This film is not just full of memorable moments, they burn themselves into your brain and stay there forever. The deformed, in-bred hillbillies at the start, the "Duelling Banjos" scene with that withered kid, the awful, protracted male rape and the bloody revenge taken for it, Drew's arm being impossibly bent back behind his head, the nerve-shredding interrogations by intimidating Southern sheriffs and the ghostly hand from the water at the end. Even the smaller moments are unusual too, e.g. the snake slithering up the river in a handheld shot.

The film has been beautifully remastered so you can see the shimmering river in all its glory as the director intended (I've seen some very old, scratchy and muddy prints of this picture over the years and its about time "Deliverance" got the remastering treatment). The sound has been cleaned up too and you can hear the voices of the men all around you now and the pleasant sounds of the river gushing past in glorious Dolby Digital 5.1 sound (I wish I could see this movie in a cinema, I never have before).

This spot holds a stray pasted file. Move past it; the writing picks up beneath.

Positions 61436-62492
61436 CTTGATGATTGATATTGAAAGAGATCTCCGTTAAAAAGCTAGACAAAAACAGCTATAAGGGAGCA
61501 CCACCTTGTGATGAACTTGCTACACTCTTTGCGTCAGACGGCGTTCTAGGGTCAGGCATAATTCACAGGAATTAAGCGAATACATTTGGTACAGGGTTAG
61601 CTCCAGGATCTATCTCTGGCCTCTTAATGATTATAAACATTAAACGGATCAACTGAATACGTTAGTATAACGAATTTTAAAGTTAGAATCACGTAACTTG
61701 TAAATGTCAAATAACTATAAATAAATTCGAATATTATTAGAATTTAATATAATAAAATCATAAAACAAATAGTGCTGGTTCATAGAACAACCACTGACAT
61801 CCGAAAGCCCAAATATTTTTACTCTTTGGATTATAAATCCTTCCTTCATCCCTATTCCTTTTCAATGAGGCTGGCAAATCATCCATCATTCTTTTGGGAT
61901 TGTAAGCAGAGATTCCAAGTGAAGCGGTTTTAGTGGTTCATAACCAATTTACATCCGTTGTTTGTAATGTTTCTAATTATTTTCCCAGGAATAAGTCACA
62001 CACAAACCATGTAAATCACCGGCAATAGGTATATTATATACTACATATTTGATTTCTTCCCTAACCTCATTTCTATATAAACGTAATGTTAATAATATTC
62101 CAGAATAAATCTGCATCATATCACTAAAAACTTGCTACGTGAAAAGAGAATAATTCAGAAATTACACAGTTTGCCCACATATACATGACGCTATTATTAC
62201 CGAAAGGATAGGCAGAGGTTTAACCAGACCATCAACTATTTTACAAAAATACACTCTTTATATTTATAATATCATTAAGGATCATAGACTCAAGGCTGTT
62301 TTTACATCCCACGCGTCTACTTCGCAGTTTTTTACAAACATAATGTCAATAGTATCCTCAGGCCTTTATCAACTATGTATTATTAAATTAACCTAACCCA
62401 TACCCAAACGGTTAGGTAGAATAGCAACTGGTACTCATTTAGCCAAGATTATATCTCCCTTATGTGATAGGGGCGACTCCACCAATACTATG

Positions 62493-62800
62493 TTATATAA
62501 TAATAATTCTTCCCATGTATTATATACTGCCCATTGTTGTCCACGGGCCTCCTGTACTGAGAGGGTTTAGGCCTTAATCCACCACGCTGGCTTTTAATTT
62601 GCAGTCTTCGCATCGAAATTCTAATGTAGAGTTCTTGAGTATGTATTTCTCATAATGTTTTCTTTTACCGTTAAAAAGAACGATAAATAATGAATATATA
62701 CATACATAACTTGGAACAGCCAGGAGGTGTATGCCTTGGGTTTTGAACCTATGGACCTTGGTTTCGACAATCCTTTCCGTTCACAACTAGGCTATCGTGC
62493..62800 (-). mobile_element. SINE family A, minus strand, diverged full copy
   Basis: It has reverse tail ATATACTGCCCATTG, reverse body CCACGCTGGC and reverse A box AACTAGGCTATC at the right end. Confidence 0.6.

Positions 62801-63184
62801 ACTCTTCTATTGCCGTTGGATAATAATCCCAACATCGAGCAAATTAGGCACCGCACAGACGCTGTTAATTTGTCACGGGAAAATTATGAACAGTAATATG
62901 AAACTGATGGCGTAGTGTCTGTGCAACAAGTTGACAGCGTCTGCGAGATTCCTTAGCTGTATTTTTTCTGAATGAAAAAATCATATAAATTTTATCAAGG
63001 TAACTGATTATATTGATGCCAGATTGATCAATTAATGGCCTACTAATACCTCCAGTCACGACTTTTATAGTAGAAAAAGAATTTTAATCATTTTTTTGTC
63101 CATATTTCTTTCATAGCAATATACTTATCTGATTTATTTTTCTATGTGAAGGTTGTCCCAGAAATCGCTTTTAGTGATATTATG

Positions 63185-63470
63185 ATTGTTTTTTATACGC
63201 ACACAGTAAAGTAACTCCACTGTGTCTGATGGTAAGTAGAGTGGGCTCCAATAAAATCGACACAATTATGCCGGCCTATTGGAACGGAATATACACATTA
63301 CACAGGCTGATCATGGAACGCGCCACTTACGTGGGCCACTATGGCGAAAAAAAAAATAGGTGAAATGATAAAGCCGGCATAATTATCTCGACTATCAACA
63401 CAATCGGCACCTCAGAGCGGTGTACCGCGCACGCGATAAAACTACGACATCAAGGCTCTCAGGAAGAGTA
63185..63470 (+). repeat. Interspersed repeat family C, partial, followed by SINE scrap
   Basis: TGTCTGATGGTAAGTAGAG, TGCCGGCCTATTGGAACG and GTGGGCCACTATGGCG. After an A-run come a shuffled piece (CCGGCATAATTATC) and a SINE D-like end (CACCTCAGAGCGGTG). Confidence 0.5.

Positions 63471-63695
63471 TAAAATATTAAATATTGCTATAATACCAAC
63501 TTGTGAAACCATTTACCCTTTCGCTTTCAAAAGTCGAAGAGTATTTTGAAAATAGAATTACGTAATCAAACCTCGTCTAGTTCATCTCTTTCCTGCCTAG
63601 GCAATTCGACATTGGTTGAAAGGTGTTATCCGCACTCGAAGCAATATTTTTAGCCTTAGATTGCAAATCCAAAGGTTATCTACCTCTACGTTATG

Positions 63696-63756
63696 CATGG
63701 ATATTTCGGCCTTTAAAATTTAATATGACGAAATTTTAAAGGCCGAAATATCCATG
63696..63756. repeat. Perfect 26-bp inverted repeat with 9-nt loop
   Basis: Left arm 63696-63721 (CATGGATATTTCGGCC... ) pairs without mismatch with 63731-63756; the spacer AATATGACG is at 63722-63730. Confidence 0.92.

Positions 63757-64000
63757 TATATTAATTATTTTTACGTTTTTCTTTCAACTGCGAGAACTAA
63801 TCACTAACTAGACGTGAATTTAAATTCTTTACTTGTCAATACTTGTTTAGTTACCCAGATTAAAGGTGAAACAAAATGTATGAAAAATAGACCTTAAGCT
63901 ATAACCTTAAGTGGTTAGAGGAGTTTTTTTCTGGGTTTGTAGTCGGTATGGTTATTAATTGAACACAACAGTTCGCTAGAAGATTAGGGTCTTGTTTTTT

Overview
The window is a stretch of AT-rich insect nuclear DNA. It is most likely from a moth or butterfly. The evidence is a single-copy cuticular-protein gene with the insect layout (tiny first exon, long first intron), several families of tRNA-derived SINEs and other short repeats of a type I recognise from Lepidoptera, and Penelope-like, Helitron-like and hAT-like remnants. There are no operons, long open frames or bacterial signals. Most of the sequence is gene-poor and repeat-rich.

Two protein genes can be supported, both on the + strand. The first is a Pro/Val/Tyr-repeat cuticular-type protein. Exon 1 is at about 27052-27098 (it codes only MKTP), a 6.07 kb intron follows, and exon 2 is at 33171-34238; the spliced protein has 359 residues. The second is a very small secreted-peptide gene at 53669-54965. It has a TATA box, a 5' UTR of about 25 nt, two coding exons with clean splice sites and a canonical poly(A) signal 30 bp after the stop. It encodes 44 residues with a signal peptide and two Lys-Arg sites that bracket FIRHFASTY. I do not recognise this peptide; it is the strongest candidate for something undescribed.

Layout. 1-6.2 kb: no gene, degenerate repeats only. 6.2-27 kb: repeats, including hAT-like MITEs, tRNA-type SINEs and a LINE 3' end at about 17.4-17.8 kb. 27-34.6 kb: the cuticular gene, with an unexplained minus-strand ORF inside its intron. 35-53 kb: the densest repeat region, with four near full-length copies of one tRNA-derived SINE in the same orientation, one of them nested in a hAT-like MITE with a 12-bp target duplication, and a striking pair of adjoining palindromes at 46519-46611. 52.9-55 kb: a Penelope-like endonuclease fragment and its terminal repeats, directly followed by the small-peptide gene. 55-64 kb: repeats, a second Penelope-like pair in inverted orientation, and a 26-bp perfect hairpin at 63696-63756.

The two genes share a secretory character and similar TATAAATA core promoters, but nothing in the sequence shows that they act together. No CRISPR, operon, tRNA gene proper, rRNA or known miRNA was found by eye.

The four documentaries are terrific on this DVD. They are almost worth the purchase price alone. They detail the long, difficult road the film took from the novel to the arduous shoot (with behind-the-scenes feuds between the director and screenwriter James Dickey) to the finished film and its reception.

The 1970s were easily the best decade for movies in history. This is yet another unbeatable 70s classic for your collection. If you've seen it, you know what I mean. If you haven't, find out what all the fuss has been about and get it. You won't be disappointed.
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6 of 6 people found the following review helpful
5.0 out of 5 stars Deliverance Blu Ray, 23 Mar. 2011
By 
M. Stewart "kimble" (scotland) - See all my reviews
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I will keep this review short and talk about the blu ray as everyone knows this classic film this us import blu ray is region free and plays perfectely on my uk sony blu ray player.